BMW is being investigated by the US Securities and Exchange Commission over its sales reporting practices, adding to a list of legal headaches faced by the Munich-based company.
A spokesman for the German carmaker confirmed that the company had been contacted by the SEC, and said that it was “co-operating fully with their investigation”.
The Wall Street Journal, which first reported the SEC’s move, said the regulator was investigating a practice known as “punching”. A well-known method of boosting sales statistics, it involves dealerships buying cars ostensibly for use as temporary replacements for customers whose vehicles are being repaired, only to sell them on soon after.
In 2016, Automotive News reported that Ludwig Willisch, BMW’s former North American chief executive, acknowledged that “punching” occurred in the industry, while conceding “there was a lot of pressure” within the carmaker’s ranks to rack up sales numbers.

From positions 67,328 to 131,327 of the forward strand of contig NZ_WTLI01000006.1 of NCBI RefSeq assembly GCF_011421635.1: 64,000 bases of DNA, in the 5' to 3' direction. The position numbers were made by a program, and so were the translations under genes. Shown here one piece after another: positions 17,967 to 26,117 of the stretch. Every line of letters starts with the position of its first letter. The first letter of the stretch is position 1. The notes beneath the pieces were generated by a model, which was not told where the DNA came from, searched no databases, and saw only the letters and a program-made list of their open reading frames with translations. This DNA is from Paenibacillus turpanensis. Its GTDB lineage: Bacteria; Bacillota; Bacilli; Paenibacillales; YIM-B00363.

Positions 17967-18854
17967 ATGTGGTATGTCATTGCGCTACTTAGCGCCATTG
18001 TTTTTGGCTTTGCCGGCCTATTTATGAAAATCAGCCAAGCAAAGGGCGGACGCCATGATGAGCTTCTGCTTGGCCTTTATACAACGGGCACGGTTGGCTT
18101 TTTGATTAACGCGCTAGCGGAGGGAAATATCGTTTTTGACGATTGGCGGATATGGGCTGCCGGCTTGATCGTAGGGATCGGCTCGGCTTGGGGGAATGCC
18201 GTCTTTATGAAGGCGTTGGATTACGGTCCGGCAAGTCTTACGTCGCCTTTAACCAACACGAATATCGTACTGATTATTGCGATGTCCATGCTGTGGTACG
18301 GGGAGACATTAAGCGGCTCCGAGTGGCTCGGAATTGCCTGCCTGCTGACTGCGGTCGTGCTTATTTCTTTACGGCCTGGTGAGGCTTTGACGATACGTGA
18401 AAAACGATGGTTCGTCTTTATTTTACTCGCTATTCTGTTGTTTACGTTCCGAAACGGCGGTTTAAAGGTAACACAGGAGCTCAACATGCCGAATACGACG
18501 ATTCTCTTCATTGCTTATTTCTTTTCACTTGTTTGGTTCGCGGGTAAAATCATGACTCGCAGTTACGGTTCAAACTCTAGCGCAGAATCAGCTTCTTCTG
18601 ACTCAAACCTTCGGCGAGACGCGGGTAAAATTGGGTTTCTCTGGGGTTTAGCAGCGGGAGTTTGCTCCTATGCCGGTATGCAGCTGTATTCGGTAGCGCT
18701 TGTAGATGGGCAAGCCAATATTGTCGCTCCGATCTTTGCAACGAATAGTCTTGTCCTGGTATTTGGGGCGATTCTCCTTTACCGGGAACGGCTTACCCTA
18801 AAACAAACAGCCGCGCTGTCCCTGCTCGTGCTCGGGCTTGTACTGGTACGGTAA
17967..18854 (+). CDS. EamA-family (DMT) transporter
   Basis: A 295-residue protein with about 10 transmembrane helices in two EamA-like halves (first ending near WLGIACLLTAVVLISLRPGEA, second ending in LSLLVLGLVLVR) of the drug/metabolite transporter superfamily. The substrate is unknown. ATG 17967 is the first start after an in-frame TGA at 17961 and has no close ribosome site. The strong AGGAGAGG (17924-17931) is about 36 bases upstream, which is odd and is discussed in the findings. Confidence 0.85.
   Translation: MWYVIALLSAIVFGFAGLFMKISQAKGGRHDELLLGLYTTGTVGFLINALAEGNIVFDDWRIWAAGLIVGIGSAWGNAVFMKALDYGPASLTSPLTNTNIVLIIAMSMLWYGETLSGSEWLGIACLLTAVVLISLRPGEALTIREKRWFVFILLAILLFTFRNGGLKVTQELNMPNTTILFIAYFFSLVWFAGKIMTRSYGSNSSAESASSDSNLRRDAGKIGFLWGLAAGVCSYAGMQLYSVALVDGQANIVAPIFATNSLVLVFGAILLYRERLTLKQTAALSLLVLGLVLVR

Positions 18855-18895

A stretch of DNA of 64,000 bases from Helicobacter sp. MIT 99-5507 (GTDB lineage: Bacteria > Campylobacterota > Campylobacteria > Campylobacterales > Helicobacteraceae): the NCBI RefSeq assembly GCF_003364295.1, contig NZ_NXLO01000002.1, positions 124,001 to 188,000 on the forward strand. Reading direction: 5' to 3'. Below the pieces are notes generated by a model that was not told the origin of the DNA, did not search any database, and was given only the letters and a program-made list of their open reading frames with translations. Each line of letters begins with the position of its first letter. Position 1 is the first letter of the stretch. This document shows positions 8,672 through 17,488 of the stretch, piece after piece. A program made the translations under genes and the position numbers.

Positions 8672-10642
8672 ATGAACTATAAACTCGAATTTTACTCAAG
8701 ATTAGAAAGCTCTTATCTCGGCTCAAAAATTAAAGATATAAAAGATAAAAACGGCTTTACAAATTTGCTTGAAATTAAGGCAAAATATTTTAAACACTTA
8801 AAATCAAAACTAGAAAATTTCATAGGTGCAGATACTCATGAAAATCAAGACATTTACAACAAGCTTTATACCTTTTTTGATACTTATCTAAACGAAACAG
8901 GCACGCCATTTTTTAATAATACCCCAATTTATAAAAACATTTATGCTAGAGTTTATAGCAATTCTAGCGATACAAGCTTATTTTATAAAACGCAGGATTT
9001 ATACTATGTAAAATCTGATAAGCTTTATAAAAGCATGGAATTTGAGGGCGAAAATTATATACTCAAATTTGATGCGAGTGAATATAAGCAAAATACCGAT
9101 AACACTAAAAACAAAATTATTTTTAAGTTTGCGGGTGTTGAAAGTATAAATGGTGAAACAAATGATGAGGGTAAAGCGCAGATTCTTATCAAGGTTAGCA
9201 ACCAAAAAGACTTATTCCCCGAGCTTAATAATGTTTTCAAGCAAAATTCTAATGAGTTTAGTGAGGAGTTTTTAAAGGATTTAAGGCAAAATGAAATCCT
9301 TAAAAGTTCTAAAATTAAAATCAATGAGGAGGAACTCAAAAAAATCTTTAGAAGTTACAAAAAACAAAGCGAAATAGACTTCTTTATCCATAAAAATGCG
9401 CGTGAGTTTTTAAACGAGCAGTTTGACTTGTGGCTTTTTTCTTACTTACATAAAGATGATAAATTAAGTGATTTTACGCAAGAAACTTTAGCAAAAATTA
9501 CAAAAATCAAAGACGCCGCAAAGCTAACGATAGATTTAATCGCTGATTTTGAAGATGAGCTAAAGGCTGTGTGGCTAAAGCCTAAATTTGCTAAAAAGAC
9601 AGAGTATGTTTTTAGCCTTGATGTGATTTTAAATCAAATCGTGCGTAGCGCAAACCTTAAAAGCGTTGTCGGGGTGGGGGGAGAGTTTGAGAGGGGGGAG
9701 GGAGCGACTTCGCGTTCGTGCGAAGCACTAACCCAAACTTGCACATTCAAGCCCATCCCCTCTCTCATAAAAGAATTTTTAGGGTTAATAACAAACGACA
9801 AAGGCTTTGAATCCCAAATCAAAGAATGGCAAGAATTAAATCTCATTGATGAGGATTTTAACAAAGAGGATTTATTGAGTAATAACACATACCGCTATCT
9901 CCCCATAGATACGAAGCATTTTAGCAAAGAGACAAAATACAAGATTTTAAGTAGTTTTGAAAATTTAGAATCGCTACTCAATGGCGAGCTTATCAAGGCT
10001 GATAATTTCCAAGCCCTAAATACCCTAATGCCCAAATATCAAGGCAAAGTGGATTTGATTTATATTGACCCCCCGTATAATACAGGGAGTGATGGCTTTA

BMW declined to say what the SEC was investigating.
The premium car brand would not be the first manufacturer to be targeted by the US regulator over its sales reporting methods.
In September, the SEC fined Italian-American group Fiat Chrysler Automobiles $40m for misleading investors about the monthly figures for vehicles sold to customers in the US.
The regulator alleged that for four years up to 2016, FCA falsely boasted of “uninterrupted monthly year-over-year sales growth” in press releases, when in fact sales had dipped in September 2013.
News of the regulator’s interest in BMW will add to the headaches for Oliver Zipse, its chief executive.
In November, BMW reiterated that it was “more likely than not” that the European Commission would issue a significant fine over allegations that “manufacturers colluded to avoid competition in developing systems to clean the emissions of petrol and diesel passenger cars”. BMW has vowed to strongly contest those charges.
Weeks later, Germany’s cartel authority fined BMW, along with rivals Volkswagen and Daimler, for anti-competitive practices in relation to the purchasing of steel products. BMW agreed to pay a penalty of about €28m.